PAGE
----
As appeared on Macon.com
Georgia Power recently received state permission to almost double the size of its solar energy program, opening the door for more homeowners and companies with solar panels to sell the sun’s energy to the electric grid at a premium price.
Georgia Power now pays 17 cents per kilowatt hour for solar energy and sells it to customers who sign up to pay extra for blocks of “green power.”
BEAU CABELL/THE TELEGRAPH John Hintermaier stands Wednesday in front of his family’s Tattnall Place home, where solar panels on the roof convert energy to electricity to heat water.
The solar price is more than four times the cost of energy produced by burning coal, which is the source of two-thirds of the electricity that Georgia Power supplies, spokeswoman Lynn Wallace said.
Last month, the Georgia Public Service Commission approved allowing Georgia Power to buy 2,500 more kilowatts of solar energy. That includes 1,500 kilowatts at the 17-cent rate, plus another 1,000 for larger projects that companies can propose at a lower rate, Wallace said.
Until now, Georgia Power had purchased about 2,900 kilowatts of solar energy.
“We’re just enhancing opportunities for independent solar producers to come into our state,” said the commission’s chairman, Lauren “Bubba” McDonald Jr.
The expanded program could encourage people interested in installing solar electricity but wary of the expense, which is steep.
John Hintermaier, a Mercer University professor who lives on Tattnall Place, considered converting his home to solar electricity but decided on installing a solar-powered water heating system last year instead. Panels on his roof heat the water, saving him about 15 to 25 percent in electricity costs a month (and providing hotter water than electricity does, he said).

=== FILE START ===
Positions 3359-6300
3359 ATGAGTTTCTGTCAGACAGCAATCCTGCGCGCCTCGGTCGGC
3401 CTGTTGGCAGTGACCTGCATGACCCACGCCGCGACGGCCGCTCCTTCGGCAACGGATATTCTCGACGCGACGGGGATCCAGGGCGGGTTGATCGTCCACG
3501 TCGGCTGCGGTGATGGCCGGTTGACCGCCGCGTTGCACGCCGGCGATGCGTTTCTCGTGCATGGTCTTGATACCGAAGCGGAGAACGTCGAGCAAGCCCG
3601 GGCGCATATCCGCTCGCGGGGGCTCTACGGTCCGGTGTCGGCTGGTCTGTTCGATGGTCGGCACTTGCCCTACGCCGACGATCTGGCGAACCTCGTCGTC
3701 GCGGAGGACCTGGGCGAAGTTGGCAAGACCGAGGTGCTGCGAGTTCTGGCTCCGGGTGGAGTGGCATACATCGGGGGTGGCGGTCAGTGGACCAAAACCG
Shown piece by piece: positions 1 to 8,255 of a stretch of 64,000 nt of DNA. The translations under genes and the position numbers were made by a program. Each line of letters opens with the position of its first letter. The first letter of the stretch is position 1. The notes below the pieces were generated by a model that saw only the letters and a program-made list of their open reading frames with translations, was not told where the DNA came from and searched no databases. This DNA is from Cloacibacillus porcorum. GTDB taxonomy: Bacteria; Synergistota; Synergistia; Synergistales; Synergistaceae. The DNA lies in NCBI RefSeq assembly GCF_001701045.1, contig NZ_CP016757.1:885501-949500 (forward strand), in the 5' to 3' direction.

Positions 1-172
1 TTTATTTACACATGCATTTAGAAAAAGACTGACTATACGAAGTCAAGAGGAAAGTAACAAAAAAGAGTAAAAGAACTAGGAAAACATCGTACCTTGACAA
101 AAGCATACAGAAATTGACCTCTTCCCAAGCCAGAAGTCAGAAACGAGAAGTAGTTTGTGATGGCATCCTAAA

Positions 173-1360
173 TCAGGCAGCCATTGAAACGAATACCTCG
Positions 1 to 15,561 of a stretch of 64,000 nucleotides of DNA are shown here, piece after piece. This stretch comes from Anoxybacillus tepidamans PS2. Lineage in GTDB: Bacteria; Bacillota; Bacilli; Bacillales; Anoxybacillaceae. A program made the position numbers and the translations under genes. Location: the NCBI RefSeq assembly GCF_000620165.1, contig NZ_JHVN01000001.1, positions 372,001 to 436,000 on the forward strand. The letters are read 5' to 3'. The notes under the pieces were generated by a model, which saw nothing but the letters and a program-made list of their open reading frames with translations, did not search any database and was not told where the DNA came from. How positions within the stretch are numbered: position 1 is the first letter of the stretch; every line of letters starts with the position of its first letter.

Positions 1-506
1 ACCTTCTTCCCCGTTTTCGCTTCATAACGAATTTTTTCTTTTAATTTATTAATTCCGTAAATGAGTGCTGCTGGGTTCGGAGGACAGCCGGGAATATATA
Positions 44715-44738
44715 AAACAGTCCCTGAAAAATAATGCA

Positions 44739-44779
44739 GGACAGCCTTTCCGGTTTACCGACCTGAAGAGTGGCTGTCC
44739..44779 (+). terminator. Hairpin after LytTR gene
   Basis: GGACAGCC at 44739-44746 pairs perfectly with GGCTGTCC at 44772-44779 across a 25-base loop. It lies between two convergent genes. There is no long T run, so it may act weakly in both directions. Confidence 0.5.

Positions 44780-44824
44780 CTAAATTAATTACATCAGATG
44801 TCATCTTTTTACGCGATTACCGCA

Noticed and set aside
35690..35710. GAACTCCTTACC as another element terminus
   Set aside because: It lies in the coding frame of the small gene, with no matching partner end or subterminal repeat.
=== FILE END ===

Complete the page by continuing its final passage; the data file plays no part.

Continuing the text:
Hintermaier said his electricity bill has averaged $65 a month for a family of six.
“This makes sense from a hard-headed capitalist perspective: I’d rather pay myself than a utility company,” he said. “We’ve really not been doing all we could do to bring solar into the state, and I think that’s a big mistake.”
Wallace said Georgia Power wanted to expand its solar program largely because so many customers were lobbying to sell the solar power they generate.
The company also believes it likely that the federal government will eventually require power companies to generate a percentage of their energy from renewable sources, she said. (Many states, although not Georgia, already have a renewable standard of this kind.) Starting now prepares Georgia Power for that change.
Hintermaier said without a renewable energy standard, big energy companies have no incentive to expand their solar portfolios because they don’t control the source of the power -- and reap all the profits -- as they do with their own coal and gas plants.
“I’d like to see the state open up power generation to more competition,” he said.
A lot of sunlight
In past years, Georgia Power had said Georgia had little solar potential. It may not be very efficient for the centralized power plant model that Georgia Power relies on.